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Unit Three: Studying Africa through the Humanities

Module Thirteen: African Music

Student's Edition

Introduction to Module Thirteen: African Music

This module is comprised of four learning activities. The completion of all four activities may take two to three 50-minute class periods. Teachers may choose to teach the entire module or to select among the learning activities



  1. What do we know about African music?
  2. What more do we need to know and understand about the role of music in African societies?
  3. Why do we need to know and understand about musical traditions of Africa?
  4. How can we best learn about African mxusic and its people?


This module will explore the role of music in African Society in a way that will arouse interest and highlight the utilitarian and the aesthetic value of music among African cultures. This unit will adopt social and historical lenses through which African society and its music can be better understood.

1. Utilitarian value of music in Africa:

African people have integrated music in their everyday activities. Music and other art forms are an inseparable part of their lives. Music is one of the art forms embedded in the diverse cultures of African peoples and their traditions, beliefs, values, religions and artistic expression.

2. Aesthetic value of music in Africa:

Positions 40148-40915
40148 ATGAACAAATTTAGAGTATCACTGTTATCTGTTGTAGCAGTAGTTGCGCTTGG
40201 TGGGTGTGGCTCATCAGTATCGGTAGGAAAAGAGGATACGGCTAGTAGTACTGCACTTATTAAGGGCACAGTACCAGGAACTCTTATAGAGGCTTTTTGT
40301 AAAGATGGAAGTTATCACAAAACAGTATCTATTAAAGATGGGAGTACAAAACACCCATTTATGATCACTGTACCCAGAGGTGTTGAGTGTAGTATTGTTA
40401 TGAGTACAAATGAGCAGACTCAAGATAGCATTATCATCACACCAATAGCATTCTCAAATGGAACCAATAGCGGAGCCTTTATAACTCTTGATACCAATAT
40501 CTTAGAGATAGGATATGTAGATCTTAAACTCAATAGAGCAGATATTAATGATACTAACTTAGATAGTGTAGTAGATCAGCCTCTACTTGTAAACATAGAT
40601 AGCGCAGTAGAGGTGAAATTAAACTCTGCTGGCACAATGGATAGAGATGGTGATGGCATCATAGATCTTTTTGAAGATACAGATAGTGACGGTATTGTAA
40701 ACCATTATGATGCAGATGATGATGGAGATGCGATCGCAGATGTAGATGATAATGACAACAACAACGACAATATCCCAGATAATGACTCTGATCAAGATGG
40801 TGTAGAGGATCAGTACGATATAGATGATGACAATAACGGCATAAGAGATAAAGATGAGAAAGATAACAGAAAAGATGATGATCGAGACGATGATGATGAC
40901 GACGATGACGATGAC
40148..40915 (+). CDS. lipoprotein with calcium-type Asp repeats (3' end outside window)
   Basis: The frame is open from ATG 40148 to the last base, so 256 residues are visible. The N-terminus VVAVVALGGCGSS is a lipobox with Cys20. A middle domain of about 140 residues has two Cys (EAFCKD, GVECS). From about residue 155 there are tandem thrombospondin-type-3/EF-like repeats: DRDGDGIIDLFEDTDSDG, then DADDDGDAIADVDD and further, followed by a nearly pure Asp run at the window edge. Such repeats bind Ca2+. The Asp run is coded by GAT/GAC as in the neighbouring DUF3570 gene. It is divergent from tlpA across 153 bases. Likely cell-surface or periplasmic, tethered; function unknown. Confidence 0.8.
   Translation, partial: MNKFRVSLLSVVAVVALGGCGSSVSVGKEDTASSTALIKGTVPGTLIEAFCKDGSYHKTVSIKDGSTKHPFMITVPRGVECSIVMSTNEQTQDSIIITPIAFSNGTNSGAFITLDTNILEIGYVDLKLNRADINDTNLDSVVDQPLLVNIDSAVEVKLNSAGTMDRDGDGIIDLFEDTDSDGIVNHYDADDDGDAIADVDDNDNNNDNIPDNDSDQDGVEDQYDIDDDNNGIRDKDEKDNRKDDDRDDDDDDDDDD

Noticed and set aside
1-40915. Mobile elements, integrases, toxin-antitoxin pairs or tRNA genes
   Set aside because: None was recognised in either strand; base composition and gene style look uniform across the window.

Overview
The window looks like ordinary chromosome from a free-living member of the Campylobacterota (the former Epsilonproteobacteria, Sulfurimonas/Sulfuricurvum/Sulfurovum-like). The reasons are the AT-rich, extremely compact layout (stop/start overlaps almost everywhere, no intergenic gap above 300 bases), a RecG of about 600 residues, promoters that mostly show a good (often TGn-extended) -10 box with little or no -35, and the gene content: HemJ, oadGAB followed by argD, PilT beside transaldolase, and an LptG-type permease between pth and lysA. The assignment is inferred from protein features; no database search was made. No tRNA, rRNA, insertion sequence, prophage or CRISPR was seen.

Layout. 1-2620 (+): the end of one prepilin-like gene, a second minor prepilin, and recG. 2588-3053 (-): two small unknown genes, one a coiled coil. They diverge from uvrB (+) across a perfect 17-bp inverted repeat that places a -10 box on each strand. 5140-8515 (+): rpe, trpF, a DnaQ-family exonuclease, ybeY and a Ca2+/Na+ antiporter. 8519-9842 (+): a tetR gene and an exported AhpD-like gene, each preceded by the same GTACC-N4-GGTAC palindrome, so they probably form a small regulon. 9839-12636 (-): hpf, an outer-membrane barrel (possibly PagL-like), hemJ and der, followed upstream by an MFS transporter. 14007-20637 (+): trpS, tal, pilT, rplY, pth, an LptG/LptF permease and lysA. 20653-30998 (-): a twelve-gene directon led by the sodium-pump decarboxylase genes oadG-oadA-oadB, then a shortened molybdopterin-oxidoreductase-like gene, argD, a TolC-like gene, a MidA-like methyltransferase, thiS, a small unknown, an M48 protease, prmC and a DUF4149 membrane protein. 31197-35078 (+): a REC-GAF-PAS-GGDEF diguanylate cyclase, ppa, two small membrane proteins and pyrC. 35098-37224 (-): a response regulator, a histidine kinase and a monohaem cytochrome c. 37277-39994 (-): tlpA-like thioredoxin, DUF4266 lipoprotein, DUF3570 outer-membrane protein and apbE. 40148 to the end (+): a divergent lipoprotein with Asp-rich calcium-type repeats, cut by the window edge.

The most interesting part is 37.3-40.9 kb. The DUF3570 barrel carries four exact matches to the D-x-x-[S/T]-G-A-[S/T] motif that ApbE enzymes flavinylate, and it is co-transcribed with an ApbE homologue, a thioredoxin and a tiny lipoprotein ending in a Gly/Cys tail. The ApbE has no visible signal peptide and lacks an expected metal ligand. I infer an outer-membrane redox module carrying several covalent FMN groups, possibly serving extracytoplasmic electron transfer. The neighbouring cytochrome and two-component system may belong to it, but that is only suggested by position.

Most Africans love and appreciate music as an art form. They listen to music, dance to it, and participate in its making. Throughout these processes, people are involved in showing their love and appreciation of the music. In most African cultures, these processes draw mainly from the affective (feelings) domain of the listener, but the cognitive and the psychomotor skills are also utilized in the appreciation of music. In comparison to Western orchestral traditions where aesthetic judgments are made in how the piece affects the listenerís mind and emotions, music in various African traditions demand a physical response (i.e., dancing, clapping, singing along) to show appreciation of the musical quality. Musical quality itself, therefore, is based on community participation.

3. Rich Diverse Musical Traditions:

Africa is a continent that is characterized by a rich heterogeneity of cultures, traditions, beliefs, values, religions, and artistic expressions, including music. The rich variety of social, economic, political structures and activities in the continent differentially influence the musical practices of African peoples.

4. The Dynamic nature of Artistic traditions:

The music traditions in Africa are dynamic. Change within musical traditions can come from within the tradition as musical forms change through creative artistry and the traditions are articulated inter-generationally. Change also occurs as a result of contact with musical traditions from neighboring and foreign cultures. Africa is a continent that has experienced and made contacts with the outside world through trade, migration, slavery, colonialism and religious expansion. These processes have impacted musical expression in African cultures.

5. Diffusion processes:

African people and societies have for millennia been in contact with other societies in Africa, Asia, Europe, and for the past 500 years the Americas. In addition to trade in material goods, these contacts have resulted in the exchange of ideas, knowledge and cultural expression. These contacts led to the sharing of artistic traditions over extended periods that has led to the cross-fertilization of music traditions within the continent, the Americas, western Asia, and Europe.



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